CRANBROOK – According to BC Check-Up: Live, an annual report by the Chartered Professional Accountants of British Columbia (CPABC) on demographic and affordability trends across the province, the Kootenays’ population growth of 1,200 residents in 2020 was approximately three-quarters of the gain 2019, bringing the total population to 163,123 residents.
“The region’s population growth has slowed from its peak in 2016, when the region welcomed over 2,400 new residents. As a result of the COVID-19 pandemic there were fewer international immigrants, particularly non-permanent residents such as temporary workers,” said Mike Calder, CPA, CA, partner at BDO Canada. “Despite the decline, the region has seen reasonably strong growth over the past five years.”
The Kootenays’ population increased by 3.8 per cent between 2016 and 2020, as a growing number of residents moved to the region from other parts of Canada. In 2020, the Kootenays saw a net increase of 1,277 residents from other provinces and over 400 from other regions across B.C., a majority of which were 39 years old and younger.
“It is a good sign that the Kootenays are attracting residents from both within BC and outside the province,” continued Calder. “With an aging population and declining birth rates, the region needs to continue to welcome residents from elsewhere.”
In fact, mortalities in the region exceed the number of births in the region, and the gap has continued to grow. In 2020, the number of mortalities exceeded births by 455, putting downward pressure on the region’s population growth. This trend is a result of an aging population and a large number of senior citizens.
The Kootenays’ average age in 2020 was 45.3 years, well above the provincial average of 42.6 and up from 44.7 in 2016. Those aged 65 and older made up 24.0 per cent of the population in 2020, the highest of any age group and up 2.5 percentage points from 2016.
“In order to attract more residents to the region, we need to ensure there is adequate housing supply. In the past five years, Cranbrook and Nelson only saw 727 new housing units built, which is not enough to supply housing for the growing number of new residents across the region,” noted Calder. “The significant increase in demand for a limited supply has been one reason why housing prices have been on the rise recently.”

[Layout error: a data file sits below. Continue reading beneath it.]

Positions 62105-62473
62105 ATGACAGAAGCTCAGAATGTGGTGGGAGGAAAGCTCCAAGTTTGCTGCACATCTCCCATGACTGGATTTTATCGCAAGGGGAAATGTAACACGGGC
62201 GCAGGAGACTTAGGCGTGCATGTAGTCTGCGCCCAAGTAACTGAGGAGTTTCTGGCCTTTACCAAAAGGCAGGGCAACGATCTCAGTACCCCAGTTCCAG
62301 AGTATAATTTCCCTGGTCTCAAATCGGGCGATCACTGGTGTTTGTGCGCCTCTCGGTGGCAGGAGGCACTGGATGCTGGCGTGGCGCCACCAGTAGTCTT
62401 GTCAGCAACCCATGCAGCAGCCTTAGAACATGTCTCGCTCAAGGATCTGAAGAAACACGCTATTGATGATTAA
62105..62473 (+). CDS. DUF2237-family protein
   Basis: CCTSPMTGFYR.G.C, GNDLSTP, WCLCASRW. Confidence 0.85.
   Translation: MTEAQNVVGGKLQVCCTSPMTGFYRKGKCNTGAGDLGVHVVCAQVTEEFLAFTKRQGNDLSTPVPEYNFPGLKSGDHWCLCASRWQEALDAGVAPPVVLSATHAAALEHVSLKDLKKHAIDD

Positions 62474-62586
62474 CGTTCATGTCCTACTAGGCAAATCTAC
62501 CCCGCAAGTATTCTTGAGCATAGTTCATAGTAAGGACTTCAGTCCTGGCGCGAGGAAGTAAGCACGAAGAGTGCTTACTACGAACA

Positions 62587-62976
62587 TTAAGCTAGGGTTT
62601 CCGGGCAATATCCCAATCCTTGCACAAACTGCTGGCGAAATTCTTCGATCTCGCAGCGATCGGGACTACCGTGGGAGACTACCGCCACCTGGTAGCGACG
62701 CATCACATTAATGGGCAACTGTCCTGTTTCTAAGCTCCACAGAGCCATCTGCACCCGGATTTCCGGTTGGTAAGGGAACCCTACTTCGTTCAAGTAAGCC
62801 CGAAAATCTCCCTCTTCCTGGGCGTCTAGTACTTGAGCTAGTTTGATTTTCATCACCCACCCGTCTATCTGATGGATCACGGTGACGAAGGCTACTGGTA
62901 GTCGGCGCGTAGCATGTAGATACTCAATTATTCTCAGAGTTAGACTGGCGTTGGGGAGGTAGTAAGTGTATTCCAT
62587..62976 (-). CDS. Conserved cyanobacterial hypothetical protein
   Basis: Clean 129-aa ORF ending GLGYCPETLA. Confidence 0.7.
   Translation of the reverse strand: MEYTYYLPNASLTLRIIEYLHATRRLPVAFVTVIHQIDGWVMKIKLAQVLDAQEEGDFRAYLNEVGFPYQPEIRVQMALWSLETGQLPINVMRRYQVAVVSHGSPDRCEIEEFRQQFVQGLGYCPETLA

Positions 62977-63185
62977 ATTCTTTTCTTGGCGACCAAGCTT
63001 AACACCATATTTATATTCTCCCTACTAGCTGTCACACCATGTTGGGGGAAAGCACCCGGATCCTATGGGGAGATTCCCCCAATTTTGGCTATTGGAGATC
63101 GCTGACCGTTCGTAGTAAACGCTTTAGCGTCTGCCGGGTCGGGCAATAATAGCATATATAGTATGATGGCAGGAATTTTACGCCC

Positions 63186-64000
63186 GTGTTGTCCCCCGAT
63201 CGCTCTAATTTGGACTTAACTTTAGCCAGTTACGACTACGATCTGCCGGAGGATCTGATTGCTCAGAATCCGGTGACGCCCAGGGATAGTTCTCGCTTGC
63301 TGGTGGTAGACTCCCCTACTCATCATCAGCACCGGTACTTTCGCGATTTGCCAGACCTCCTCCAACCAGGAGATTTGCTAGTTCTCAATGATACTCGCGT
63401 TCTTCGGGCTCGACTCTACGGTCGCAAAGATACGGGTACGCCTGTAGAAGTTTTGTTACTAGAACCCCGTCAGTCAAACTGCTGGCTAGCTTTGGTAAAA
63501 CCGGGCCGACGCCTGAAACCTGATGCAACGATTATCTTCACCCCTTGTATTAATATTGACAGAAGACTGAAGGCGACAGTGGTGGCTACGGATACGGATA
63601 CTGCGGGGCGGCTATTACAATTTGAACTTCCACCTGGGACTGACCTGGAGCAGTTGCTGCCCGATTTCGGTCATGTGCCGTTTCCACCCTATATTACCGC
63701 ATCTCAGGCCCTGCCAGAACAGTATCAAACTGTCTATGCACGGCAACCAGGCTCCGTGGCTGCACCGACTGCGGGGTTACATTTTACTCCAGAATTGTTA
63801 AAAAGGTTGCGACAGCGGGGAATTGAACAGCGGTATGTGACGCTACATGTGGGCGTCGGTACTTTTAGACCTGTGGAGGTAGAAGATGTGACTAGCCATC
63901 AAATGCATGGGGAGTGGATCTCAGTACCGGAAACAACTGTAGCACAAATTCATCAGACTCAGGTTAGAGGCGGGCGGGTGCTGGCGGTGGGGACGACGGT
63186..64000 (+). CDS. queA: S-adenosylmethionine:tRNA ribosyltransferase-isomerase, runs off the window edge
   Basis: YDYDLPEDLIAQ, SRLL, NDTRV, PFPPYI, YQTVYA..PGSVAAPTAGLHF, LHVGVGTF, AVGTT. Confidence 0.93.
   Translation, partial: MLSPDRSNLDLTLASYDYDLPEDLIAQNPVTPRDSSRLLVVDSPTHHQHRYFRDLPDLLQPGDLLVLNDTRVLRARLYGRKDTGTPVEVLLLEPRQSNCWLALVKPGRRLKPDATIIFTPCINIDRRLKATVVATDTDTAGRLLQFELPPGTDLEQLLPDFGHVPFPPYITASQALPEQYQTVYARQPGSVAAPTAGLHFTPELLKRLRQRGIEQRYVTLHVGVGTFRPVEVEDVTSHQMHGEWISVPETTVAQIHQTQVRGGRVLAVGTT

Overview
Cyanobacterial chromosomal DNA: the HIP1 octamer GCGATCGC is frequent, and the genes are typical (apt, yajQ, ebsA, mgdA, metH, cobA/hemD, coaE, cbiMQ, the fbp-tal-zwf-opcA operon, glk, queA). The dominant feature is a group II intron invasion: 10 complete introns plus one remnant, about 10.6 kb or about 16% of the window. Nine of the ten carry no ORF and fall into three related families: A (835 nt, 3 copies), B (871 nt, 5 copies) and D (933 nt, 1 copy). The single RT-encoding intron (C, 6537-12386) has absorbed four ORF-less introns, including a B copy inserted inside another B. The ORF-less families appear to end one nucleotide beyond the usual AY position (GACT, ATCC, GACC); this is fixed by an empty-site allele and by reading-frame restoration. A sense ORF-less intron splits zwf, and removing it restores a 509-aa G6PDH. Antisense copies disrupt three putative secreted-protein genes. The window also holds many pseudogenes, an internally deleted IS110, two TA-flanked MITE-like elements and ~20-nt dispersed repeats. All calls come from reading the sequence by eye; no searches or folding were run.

The average house sold in the Kootenays in May 2021 cost $458,121, up by 24.4 per cent compared to May 2020. Rental rates have also been on the rise, with the average Cranbrook three-plus bedroom costing $1,152 a month in 2020, up by 18.5 per from 2019.
“One reason the region has been attractive to migrants has been the economic opportunities and relatively affordable housing prices compared to other regions,” concluded Calder. “That advantage has eroded recently as housing sales and prices soar to record highs. Going forward, it will be important to encourage greater housing construction so both current and future residents are able to afford housing.”
The Chartered Professional Accountants of British Columbia (CPABC) is the training, governing, and regulatory body for over 37,000 CPA members and 5,500 CPA candidates and students. CPABC carries out its primary mission to protect the public by enforcing the highest professional and ethical standards and contributing to the advancement of public policy. CPAs are recognized internationally for bringing superior financial expertise, strategic thinking, business insight, and leadership to organizations.